Kristallnacht Anniversary Commemorated in Zagreb

By 10 November 2018

ZAGREB, November 10, 2018 - The Croatian Antifascist League and the Jewish Community of Zagreb observed on Friday the 80th anniversary of the pogrom against German Jews, known as Kristallnacht, calling for not equating Ustashism and anti-fascism and warning about xenophobia and nationalism.

On the night between 9 and 10 November 1938, the Nazis organised a pogrom against Jews throughout Germany and Austria. Hundreds of Jews were killed, 30,000 were arrested and sent to death camps, 177 synagogues were burnt, Jewish cemeteries were desecrated and more than 7,000 Jewish-owned shops were destroyed.

That was the beginning of the darkest period in human history, the Holocaust, said Ognjen Kraus, president of the Coordinating Committee of Jewish Communities in Croatia. He called for putting an end to the making up of a new history of Croatia and WWII.

"In Germany, Austria and every West European country, it's not possible to downplay or negate the existence of the concentration death camps, to equate the victims of Nazism and anti-fascism, the Axis Powers and the Allied Powers. One must not downplay what Nazi Germany was, the victims of Nazism, what happened in the death camps. In Croatia, that's possible," said Kraus.

He called for not equating the antifascist and Ustasha movements, "the throat-cutters and the victims," and warned about the danger nationalism and xenophobia. He asked the interior and justice ministers, the chief state prosecutor, the prime minister, the parliament speaker and the president if they had read the constitution and if they were familiar with the penal code. "How much longer will you sell the honour of this country which, after the Ustasha movement, did itself proud with the antifascist movement?"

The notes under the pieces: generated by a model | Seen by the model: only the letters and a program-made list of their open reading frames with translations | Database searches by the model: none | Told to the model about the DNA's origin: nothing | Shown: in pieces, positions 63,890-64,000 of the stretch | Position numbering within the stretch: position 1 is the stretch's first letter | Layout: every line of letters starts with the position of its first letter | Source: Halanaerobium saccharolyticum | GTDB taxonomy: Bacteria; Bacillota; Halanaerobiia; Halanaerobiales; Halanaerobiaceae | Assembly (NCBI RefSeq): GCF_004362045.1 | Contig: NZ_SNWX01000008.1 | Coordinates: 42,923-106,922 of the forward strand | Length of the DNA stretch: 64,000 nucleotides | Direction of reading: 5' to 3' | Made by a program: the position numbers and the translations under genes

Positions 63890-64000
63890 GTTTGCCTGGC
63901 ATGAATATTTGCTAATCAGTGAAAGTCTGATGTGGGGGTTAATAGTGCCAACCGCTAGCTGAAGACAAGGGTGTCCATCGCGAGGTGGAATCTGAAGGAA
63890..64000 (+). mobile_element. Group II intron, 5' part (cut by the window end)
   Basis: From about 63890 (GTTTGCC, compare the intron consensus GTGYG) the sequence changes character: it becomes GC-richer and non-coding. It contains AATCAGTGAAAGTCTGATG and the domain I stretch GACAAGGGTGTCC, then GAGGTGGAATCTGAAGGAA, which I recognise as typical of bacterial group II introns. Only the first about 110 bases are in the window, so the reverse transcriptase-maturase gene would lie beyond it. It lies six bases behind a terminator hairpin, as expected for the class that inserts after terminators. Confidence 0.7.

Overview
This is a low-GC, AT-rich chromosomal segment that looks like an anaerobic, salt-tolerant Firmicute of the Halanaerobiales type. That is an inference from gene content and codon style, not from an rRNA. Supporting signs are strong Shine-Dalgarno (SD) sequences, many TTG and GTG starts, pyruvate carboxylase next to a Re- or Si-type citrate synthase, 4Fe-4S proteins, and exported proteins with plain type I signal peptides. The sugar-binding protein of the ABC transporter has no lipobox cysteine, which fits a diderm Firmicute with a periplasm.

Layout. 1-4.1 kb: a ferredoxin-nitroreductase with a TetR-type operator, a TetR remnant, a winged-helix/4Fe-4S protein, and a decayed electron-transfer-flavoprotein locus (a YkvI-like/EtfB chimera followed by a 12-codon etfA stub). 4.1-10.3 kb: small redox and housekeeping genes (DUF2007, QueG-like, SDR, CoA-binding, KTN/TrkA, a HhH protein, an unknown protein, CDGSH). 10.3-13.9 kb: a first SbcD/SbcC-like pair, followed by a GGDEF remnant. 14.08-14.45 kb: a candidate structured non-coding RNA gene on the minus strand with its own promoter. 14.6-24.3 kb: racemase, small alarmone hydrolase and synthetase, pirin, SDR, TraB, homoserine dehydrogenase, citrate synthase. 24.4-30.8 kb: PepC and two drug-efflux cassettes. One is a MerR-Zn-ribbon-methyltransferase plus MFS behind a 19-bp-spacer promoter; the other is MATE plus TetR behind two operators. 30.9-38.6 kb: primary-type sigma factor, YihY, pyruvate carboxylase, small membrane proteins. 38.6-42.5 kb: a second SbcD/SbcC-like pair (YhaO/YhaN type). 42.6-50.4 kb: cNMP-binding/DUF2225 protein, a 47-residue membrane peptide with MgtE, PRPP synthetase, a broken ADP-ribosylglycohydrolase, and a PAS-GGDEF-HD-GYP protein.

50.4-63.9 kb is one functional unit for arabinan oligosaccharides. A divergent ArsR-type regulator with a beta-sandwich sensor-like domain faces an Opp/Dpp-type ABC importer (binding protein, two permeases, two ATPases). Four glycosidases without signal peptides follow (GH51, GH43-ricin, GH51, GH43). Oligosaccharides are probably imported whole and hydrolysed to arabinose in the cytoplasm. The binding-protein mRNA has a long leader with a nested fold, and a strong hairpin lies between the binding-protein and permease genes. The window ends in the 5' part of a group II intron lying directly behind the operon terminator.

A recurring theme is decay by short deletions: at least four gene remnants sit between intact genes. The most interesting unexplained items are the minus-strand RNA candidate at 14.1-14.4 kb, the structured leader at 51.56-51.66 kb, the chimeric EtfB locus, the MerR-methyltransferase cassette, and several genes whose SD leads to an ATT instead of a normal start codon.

"We observe the Kristallnacht anniversary not just because it's a significant historic event but also because it's a significant warning on the path of every society. In Croatia, it's a warning about where systematically incited intolerance can lead to," said Zoran Pusić, president of the Croatian Antifascist League. "No matter how shallow the lies on which that intolerance is built, little by little they shape public opinion," he added.

The speakers noted that Croatian director Jakov Sedlar's film "100 years of Serbian terror in Croatia" premiered tonight, with Pusić saying that similar films, aimed at fomenting intolerance towards one minority, used to come out of Goebbels's Nazi propaganda ministry too, and Kraus adding, "That's how Kristallnacht happened."

They said it was a disgrace that no senior state official had attended the commemoration.

Israeli director Nitza Gonen's documentary "The Forgotten Ones", about the Holocaust against Jews in the former Yugoslavia, was shown as part of the commemoration.

For more news on Jews in Croatia, click here.